How Will Filing Bankruptcy Affect My Children?

Learn how bankruptcy may affect your children, including whether they'll lose property, be able to get college loans, continue receiving child support payments, and more.

How a bankruptcy case will affect your children is a legitimate concern. Parents may be wondering about things such as:

  • Will my children lose property?
  • What happens to my children's bank accounts and 529 educational savings accounts?
  • Can the bankruptcy court forbid private schools?
  • What will happen to child support payments?
  • Can I get college loans for my children?

Read on for answers to these concerns.

(To learn more about how bankruptcy works, see our Chapter 7 Bankruptcy and Chapter 13 Bankruptcy areas.)

Your Child's Property

Property in your household is considered yours. For instance, your child's bedroom furniture, toys, and clothing are your property; even though you gave or "gifted" these items to your child. If the child paid for an item from his or her own money (and you can prove it), then the item is not your property.

In Chapter 13 bankruptcy, you keep all of your property. In Chapter 7, you can keep all exempt property. All states allow you to exempt a certain amount of household furnishings and clothes. The amount and types of property vary by state. But even if your child's furniture and property are not exempt, you will most likely keep them in bankruptcy. This is because the bankruptcy trustee is typically not interested in used furniture or household items unless they are very valuable.

(To learn more about exemptions, see our Bankruptcy Exemptions area.)

Your Children's Bank Accounts

Money held in trust for your child is not property of the bankruptcy estate. For instance, if you are the custodian of a bank account set up under the Uniform Gifts to Minors Act or the Uniform Transfers to Minors Act, this money is not your money and you cannot withdraw this money for yourself. Consequently, neither the bankruptcy trustee nor your creditors can get to this money because it legally belongs to your child.

Be advised that any money you transfer into a minor's bank account before filing bankruptcy is looked upon with suspicion. If you are insolvent (generally, this means that your debts are greater than your assets) at the time you make the transfer, the Chapter 7 trustee can usually get this money.

Child Support Payments

Child support obligations are not dischargeable in bankruptcy. Owed child support obligations are priority debts and are paid first from liquidated assets in a Chapter 7 case. Child support arrears are paid before other creditors in a Chapter 13 bankruptcy. Debts that are "in the nature of support" (for example, medical expenses, educational expenses, etc.) are also excluded from the bankruptcy discharge.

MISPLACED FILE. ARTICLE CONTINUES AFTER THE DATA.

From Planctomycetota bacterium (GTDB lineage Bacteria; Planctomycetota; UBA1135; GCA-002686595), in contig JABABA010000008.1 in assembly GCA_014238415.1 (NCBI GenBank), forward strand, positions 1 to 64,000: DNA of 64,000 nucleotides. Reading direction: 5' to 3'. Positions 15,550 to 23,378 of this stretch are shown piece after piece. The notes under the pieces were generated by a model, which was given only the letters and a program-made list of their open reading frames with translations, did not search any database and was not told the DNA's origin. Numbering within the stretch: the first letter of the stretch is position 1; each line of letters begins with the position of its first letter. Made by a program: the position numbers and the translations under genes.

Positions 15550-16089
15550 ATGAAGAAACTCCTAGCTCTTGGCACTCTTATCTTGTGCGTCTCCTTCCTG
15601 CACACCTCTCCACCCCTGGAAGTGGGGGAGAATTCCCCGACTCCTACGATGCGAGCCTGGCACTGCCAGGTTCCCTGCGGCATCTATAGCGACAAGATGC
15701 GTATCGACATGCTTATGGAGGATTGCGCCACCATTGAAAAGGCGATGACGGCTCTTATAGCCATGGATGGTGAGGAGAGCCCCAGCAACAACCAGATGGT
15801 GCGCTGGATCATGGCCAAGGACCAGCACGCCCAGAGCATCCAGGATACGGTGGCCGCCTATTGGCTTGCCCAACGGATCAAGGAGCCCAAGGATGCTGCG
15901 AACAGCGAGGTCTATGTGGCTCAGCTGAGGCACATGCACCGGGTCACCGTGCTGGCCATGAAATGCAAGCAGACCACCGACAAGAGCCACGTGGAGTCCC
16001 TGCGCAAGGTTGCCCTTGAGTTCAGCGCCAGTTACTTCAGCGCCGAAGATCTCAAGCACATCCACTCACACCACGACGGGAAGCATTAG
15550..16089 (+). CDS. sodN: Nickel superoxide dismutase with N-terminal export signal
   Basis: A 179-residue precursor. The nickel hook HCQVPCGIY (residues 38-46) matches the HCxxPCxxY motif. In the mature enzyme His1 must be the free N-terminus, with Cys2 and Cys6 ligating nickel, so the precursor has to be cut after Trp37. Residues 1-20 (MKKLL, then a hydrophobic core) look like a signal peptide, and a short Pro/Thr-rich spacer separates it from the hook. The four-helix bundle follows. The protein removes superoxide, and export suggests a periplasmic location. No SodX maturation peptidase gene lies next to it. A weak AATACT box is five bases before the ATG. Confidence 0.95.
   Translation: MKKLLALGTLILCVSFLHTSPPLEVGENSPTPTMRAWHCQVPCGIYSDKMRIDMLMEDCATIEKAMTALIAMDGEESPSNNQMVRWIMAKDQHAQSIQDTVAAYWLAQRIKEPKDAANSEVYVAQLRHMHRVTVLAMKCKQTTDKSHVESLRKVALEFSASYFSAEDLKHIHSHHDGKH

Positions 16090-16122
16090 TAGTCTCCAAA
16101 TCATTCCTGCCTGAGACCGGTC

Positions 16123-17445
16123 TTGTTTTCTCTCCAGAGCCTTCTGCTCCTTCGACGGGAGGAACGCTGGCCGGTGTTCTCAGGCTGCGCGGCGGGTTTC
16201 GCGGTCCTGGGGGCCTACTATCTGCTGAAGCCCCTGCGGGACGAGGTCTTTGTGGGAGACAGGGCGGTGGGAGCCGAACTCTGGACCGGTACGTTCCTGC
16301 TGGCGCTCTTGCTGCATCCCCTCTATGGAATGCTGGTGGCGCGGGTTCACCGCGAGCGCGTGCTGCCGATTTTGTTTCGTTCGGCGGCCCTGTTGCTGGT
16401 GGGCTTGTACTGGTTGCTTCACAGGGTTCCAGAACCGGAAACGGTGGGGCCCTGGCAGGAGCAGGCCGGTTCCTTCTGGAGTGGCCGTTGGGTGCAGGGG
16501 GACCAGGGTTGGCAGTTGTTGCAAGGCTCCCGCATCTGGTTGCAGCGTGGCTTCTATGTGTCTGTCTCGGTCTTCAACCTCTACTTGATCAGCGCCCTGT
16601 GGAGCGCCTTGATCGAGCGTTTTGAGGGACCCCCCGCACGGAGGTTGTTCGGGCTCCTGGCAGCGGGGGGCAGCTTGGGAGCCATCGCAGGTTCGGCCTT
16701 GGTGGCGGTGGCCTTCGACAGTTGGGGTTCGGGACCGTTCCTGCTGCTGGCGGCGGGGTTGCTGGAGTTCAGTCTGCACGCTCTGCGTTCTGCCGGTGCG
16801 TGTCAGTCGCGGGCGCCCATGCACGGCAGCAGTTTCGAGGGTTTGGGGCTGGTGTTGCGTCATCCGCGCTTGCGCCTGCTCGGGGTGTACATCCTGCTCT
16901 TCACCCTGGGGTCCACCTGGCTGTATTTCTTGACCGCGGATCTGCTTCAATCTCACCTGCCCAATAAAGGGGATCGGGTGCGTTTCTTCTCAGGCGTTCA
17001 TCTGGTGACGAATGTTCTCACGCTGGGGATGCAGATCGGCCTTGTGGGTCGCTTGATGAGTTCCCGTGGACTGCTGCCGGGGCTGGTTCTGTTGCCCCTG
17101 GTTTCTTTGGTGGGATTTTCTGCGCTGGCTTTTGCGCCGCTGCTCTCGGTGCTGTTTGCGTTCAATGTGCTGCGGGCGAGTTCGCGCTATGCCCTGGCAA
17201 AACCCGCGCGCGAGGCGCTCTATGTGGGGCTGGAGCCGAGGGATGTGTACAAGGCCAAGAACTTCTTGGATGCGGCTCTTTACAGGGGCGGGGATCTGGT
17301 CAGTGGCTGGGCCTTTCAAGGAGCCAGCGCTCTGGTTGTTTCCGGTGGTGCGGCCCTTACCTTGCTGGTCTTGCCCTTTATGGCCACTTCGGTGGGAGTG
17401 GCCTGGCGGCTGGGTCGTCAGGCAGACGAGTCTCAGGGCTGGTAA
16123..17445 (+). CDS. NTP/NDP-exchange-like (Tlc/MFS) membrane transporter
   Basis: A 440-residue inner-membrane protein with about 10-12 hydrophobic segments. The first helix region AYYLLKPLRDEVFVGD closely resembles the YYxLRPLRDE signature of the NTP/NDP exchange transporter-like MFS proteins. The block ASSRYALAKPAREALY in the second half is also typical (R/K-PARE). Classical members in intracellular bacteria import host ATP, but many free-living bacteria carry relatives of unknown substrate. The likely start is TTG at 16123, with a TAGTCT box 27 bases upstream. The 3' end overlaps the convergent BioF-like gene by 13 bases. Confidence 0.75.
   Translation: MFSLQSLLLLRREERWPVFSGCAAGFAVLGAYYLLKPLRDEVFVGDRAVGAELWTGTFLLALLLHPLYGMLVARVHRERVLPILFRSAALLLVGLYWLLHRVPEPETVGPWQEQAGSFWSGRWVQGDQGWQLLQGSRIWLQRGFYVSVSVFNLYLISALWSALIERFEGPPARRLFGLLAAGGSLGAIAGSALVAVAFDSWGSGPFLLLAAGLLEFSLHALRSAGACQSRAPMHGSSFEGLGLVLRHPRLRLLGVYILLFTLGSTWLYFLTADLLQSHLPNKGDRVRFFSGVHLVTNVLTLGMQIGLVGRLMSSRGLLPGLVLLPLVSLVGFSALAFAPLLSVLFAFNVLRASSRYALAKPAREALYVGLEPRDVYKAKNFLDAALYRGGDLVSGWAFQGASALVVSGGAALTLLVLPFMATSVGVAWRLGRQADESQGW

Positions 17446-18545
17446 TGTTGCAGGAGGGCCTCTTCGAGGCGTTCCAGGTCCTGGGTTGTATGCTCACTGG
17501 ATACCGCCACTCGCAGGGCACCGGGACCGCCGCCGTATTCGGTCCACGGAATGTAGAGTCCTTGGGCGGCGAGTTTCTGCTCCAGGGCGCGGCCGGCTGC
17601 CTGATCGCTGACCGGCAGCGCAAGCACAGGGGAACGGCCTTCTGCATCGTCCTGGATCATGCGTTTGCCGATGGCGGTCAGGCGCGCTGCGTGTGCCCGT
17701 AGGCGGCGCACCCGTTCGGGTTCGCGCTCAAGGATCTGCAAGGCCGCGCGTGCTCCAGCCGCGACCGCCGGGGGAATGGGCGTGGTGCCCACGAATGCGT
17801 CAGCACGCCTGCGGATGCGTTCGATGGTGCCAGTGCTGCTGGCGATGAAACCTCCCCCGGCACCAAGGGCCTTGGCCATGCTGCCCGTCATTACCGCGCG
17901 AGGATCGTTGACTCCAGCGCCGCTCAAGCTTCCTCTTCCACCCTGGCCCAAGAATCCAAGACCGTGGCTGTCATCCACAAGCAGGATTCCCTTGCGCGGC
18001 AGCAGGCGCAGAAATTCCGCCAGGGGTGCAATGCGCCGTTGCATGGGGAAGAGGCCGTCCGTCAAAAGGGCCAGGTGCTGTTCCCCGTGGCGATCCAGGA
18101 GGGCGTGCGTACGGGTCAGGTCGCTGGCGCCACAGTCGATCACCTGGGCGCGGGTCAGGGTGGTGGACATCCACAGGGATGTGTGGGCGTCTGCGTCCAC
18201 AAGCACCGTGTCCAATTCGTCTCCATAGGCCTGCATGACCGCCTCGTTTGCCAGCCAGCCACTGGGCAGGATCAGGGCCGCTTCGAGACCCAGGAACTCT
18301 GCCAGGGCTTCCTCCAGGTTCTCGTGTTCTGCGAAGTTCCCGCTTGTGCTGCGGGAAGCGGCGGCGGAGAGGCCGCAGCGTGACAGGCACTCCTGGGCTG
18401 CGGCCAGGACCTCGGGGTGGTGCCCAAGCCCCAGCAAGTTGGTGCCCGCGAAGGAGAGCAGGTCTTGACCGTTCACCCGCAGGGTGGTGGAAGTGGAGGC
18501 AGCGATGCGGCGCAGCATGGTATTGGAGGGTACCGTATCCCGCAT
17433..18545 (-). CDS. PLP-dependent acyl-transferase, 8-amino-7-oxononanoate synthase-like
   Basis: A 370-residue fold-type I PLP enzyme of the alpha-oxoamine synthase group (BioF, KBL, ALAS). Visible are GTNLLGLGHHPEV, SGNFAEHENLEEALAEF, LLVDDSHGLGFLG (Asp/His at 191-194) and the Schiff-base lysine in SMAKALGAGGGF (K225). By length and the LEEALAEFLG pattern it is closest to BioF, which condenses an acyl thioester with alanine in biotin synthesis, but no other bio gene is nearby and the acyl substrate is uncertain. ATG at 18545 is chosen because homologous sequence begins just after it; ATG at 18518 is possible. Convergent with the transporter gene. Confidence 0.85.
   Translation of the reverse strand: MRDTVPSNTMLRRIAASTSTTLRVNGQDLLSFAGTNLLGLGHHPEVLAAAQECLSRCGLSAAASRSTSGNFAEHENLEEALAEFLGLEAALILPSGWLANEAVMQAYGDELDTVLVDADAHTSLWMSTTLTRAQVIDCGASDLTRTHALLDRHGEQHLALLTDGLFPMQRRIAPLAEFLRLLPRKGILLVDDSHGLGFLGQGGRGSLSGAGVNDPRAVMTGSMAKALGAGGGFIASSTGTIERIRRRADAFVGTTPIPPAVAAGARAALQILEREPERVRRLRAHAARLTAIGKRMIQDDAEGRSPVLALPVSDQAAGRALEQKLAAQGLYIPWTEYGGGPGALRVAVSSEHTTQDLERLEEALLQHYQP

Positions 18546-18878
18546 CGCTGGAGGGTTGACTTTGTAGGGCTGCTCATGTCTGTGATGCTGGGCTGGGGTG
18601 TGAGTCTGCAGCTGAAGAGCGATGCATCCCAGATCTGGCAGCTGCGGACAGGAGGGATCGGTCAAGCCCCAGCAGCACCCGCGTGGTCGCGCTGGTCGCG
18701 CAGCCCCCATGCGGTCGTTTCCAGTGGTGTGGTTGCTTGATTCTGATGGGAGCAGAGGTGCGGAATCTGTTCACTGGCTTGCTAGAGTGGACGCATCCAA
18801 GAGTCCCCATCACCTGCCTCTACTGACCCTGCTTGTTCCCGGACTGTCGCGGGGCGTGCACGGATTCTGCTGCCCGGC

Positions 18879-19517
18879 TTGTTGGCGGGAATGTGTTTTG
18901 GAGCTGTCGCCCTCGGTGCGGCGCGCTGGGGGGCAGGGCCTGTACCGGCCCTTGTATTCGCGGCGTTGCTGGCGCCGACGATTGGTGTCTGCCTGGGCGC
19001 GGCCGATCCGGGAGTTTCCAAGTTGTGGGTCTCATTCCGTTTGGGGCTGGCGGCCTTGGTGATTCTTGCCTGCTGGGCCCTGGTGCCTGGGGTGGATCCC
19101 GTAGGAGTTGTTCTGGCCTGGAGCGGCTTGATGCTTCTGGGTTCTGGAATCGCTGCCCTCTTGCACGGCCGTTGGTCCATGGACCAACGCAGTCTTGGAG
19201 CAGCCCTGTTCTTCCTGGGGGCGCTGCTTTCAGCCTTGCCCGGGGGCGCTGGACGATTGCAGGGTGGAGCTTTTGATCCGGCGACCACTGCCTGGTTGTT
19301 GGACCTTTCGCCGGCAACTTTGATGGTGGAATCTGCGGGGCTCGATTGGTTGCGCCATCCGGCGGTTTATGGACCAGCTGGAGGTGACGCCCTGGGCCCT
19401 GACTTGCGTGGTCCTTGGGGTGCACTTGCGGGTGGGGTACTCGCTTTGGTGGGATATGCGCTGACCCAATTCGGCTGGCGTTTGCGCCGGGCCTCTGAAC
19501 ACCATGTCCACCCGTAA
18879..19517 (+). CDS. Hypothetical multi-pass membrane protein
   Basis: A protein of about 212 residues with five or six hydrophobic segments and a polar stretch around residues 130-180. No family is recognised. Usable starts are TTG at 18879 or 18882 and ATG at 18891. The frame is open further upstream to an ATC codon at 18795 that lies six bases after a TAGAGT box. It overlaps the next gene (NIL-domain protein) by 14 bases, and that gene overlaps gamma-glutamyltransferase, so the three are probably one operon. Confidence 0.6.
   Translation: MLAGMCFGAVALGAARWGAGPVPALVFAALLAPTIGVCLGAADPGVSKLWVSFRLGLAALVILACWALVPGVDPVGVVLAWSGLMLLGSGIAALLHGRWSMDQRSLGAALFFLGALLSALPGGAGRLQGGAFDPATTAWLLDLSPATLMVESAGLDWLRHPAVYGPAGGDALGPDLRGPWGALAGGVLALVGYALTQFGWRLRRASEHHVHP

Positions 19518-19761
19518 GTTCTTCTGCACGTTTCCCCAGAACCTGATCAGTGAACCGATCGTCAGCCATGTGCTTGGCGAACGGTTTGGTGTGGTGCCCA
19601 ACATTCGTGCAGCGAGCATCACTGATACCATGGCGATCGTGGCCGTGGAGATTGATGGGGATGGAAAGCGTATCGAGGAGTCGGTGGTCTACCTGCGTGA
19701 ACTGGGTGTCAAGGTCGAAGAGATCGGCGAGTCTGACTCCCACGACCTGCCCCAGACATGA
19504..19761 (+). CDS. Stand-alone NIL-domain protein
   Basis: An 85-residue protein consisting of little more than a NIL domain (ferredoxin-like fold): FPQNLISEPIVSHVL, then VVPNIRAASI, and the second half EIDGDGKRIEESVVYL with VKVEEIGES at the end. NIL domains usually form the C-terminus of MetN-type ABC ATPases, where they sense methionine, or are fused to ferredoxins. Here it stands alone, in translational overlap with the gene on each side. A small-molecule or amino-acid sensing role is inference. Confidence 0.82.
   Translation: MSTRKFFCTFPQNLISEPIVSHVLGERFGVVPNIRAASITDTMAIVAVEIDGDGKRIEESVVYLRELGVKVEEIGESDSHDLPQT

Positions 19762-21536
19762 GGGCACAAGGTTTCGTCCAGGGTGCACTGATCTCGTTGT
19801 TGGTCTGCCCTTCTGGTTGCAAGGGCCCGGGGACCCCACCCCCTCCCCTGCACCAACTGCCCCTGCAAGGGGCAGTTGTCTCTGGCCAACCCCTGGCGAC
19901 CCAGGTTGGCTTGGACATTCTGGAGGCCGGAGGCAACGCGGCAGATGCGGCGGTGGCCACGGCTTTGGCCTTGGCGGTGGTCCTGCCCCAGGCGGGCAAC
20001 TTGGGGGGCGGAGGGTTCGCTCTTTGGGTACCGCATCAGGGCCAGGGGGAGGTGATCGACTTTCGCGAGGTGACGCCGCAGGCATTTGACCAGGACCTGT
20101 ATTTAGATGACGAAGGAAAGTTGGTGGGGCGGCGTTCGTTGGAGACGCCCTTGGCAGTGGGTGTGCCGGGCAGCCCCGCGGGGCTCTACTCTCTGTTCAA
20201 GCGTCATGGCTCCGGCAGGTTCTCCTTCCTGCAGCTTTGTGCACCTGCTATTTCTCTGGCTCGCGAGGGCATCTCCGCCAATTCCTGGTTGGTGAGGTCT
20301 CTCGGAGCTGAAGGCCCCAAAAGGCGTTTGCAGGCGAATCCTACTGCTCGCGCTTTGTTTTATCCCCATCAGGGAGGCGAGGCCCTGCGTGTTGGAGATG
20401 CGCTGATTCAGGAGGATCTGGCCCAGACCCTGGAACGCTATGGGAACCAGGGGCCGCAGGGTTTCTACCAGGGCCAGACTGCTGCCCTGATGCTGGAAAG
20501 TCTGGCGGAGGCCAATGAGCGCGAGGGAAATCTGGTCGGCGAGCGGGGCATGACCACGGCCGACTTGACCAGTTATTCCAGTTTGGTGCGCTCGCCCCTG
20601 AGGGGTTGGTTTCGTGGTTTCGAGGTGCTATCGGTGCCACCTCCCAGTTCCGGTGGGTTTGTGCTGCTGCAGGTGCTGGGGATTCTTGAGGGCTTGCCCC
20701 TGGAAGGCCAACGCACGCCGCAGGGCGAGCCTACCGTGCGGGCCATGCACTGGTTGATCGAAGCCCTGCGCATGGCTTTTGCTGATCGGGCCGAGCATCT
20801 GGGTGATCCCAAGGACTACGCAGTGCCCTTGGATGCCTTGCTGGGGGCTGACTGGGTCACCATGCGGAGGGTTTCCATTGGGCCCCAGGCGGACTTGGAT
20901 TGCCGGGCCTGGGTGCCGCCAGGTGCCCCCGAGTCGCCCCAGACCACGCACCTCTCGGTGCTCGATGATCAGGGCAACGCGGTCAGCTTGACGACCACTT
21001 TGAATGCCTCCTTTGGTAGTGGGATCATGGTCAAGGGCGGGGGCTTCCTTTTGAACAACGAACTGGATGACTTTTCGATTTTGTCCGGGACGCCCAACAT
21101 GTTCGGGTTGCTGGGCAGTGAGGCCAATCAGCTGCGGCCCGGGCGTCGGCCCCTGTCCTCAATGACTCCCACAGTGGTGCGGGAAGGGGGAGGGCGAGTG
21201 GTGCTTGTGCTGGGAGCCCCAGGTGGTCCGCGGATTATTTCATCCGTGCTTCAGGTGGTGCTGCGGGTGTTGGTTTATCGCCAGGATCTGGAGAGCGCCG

Child support payments must be paid during a Chapter 13 case. The bankruptcy court cannot confirm your plan or grant a discharge in your Chapter 13 case unless you are current on post-filing child support payments.

529 Educational Funds

Educational savings accounts under section 529 of the Internal Revenue Code offer significant tax advantages and protection from creditors. The federal bankruptcy code excludes 529 plan funds from property of the bankruptcy estate. That means that the bankruptcy trustee and creditors cannot collect from this fund. However, there are limits to this protection, as follows:

The beneficiary must be your child, stepchild, grandchild, or step-grandchild. You cannot set up a 529 fund for yourself, then file bankruptcy and protect the money.

Timing of the deposits. When you make the deposits is critical to whether the money is protected. Under federal laws, deposits made within 365 prior to your bankruptcy filing are not protected at all. Deposits made between 365 days and 720 days prior to your bankruptcy filing are exempt up to $6,225 per beneficiary. Any deposit made over 720 days before filing bankruptcy is entirely exempt. Some states alter this protection, so consult your local laws.

Private School Tuition

Tuition for private elementary and secondary schools may or may not be allowed during a Chapter 13 bankruptcy. Congress allows an educational expense of $1,875 per year per child under the bankruptcy means test. Whether you will be allowed to pay more than that is decided on a case-by-case basis.

Chapter 7 bankruptcy won't prevent you from paying for private school tuition.

College Education Loans

Your bankruptcy does not affect your child's ability to obtain need-based financial aid such as Pell Grants and Stafford Loans. You are disqualified from credit-based financial aid like the PLUS (Parental Loan for Undergraduate Students) Loan and the Graduate PLUS Loan if you have declared bankruptcy within the past five years, unless there were extenuating circumstances or you can obtain a creditworthy endorser. Fortunately, your child qualifies for increased unsubsidized Stafford loan limits if you are denied a PLUS Loan. Stafford loans are advantageous because the loan remains in forbearance while the student attends school, while a PLUS Loan is subject to immediate repayment.

(To learn more about financial aid and different loan options, see our Student Loan & Other Special Debts area.)

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